Durante il FIFDH Impact Day, è tutta questione di porre le domande giuste
di Marta Bałaga
- I relatori della parte industry del Festival internazionale del cinema di Ginevra e del Forum sui diritti umani hanno spiegato come cambiare il mondo con il tuo film
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During the third edition of the FIFDH Impact Day, the industry part of the Geneva International Film Festival and Forum on Human Rights, which – according to FIFDH's head of Impact Day and Partnerships, Laura Longobardi – “aims to gather filmmakers and changemakers to use the power of storytelling to make a positive impact on the world we live in”, the message was clear. When the right story meets the right audience, it has the potential to change the world. But there are some questions that filmmakers need to ask themselves first.
Also including presentations featuring Paco de Onís and Pamela Yates, of Skylight, as well as a panel discussion about the role of philanthropy in financing film impact production, the event started with Natalie Bullock Brown, a filmmaker, professor and lead StoryShift strategist for Working Films, who outlined six core values for ethical filmmaking during her opening keynote: striving for accuracy, integrating anti-racist practices in your work, being transparent in your relationships, acknowledging your power, respecting the dignity and agency of the people of your film, and finally, treating your audience with dignity and respect.
What they loosely translate into, she said during “A Vision for Accountable Storytelling: From Beginning to End”, are the kind of ideas and questions that everyone should consider prior to filming. “Are you the right person to tell the story you want to craft? Who do you need to add to your team to tell this story accurately and without harm? Collaborate from the onset with someone who is in sync with the values of the protagonists and assume that vulnerable, marginalised communities are the experts of their own lives, not you. Honour your relationships, also with your protagonists, and avoid oversimplified character portraits.”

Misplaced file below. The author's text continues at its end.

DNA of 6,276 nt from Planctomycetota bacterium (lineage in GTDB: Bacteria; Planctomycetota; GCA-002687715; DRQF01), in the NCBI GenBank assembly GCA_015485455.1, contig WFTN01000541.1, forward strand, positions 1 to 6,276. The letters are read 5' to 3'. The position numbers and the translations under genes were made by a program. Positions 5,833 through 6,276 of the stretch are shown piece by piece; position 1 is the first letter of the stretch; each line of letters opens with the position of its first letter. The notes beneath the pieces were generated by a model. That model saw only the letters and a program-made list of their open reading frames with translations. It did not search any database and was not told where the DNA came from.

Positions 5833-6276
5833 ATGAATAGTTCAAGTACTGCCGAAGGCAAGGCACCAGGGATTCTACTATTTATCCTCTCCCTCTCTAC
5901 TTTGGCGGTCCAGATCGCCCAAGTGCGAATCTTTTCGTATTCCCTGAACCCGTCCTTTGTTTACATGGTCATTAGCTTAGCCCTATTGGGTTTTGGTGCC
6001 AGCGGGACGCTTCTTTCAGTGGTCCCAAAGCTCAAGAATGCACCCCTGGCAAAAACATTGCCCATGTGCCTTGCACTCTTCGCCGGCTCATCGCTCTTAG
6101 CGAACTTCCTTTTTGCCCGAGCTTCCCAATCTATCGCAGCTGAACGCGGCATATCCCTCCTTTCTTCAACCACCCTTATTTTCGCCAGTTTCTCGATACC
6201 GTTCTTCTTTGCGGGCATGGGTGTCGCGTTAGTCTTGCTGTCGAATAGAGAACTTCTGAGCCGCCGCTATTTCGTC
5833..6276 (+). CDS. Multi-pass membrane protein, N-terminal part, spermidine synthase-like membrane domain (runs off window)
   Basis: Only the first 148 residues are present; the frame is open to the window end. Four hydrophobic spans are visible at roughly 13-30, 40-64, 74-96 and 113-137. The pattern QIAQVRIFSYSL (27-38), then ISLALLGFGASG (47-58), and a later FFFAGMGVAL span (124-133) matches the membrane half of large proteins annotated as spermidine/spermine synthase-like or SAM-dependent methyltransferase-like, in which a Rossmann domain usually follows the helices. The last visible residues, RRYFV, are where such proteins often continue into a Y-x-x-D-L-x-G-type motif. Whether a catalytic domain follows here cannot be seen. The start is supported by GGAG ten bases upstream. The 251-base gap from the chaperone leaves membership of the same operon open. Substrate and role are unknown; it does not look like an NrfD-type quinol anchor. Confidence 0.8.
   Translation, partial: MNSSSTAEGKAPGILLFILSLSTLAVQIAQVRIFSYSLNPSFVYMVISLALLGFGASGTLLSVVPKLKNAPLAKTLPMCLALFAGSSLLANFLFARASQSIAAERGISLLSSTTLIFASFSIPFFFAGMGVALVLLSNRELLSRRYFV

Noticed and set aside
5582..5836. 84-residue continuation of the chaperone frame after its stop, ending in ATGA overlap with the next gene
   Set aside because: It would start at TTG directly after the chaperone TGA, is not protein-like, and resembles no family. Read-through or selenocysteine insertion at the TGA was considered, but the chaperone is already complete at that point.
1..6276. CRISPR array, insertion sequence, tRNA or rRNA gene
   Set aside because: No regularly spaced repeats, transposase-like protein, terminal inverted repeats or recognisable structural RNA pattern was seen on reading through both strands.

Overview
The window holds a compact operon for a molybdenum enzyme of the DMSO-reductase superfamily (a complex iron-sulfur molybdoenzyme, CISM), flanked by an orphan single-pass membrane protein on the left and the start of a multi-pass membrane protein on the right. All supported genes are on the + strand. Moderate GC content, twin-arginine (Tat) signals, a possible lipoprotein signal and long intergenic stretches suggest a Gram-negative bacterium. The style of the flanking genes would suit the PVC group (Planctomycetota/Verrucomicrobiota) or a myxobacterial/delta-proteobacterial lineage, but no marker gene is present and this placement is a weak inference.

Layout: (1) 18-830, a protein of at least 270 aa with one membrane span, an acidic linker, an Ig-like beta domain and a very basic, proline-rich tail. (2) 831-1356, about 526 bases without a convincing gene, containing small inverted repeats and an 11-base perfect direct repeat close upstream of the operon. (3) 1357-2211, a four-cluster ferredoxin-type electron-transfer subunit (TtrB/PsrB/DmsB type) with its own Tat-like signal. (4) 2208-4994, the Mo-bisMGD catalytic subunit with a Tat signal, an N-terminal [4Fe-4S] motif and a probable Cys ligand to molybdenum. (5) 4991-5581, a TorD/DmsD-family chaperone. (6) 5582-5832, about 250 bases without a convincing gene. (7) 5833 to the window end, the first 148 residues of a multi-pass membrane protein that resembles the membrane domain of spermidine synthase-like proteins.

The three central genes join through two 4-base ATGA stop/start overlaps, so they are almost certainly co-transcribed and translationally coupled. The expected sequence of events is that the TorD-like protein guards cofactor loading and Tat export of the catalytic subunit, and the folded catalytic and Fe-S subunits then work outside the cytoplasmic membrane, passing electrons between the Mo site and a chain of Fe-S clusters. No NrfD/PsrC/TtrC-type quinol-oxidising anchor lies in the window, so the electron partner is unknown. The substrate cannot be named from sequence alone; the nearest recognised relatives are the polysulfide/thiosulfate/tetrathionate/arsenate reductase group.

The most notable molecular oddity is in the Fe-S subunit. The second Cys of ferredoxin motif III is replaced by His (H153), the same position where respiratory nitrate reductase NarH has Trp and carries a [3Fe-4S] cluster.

Praising the methods of some of her colleagues, including Adam Mazo (“He seems to embody what we are trying to encourage,” she noted), Bullock Brown also referred to her own experiences and projects, including Baartman, Beyoncé & Me, examining the historical context and social impact of Western beauty ideals on black females.
“We all have power, especially when we are behind the camera,” she said. “Typically, filmmakers who are not of colour are often thought about and used as an example when we talk about extractive storytelling. There have been examples of films that have done the opposite of what we hope to encourage, but it’s not just the filmmakers who are not of colour that need to think about these values; they are for all of us.” As long as we are open to learning, that is. “Bias is something that's ingrained, that we are often not aware of. We have to be willing to do the work and see ourselves for who we are, and then move past that.”
Nicole van Schaik, director of Development at Doc Society, added her thoughts during presentation “A Pathway to Impact Production: How Do You Create Social or Environmental Change with Your Documentary Film?” It’s a change that's possible also during the pandemic, she stated. “What we have seen is that the community has been, as ever, resourceful and adaptive. We know that documentaries are powerful change agents, and the new generation of filmmakers aspires to do more than just get their films into the marketplace. They use them to serve social justice movements, and they want to connect with audiences that matter. This is where impact production comes in.”
However, in order to make any kind of impact, apart from a great film, one needs to start by thinking what the movie can actually do. “What are the key messages that are highlighted in your film? How does your film fit into the context of the current movement? Answering these questions helps develop a strategic plan,” she said. The Impact Film Guides, available online, can also come in handy in this respect. “This way, you don't have to solve a problem that somebody else has already cracked!”
Nicole van Schaik also presented two successful examples of such an approach: Julia Dahr’s Thank You For the Rain [+leggi anche:
scheda film], about a Kenyan farmer trying to raise awareness about climate change, and Ali El Arabi’s Captains of Zaatari, now heading to Sundance. “Look at this filmmaker – he did it, and got into Sundance. It's possible. Just do it, that's it,” she said. “Do you want people to be better informed? Is it really about raising understanding or changing behaviour? Actively mobilising people not just to think, but to act differently? Who are the people who should see your film in order to create change, and how to reach them? Dream big – that's always my motto. Nothing is too small or too big, so just go crazy!”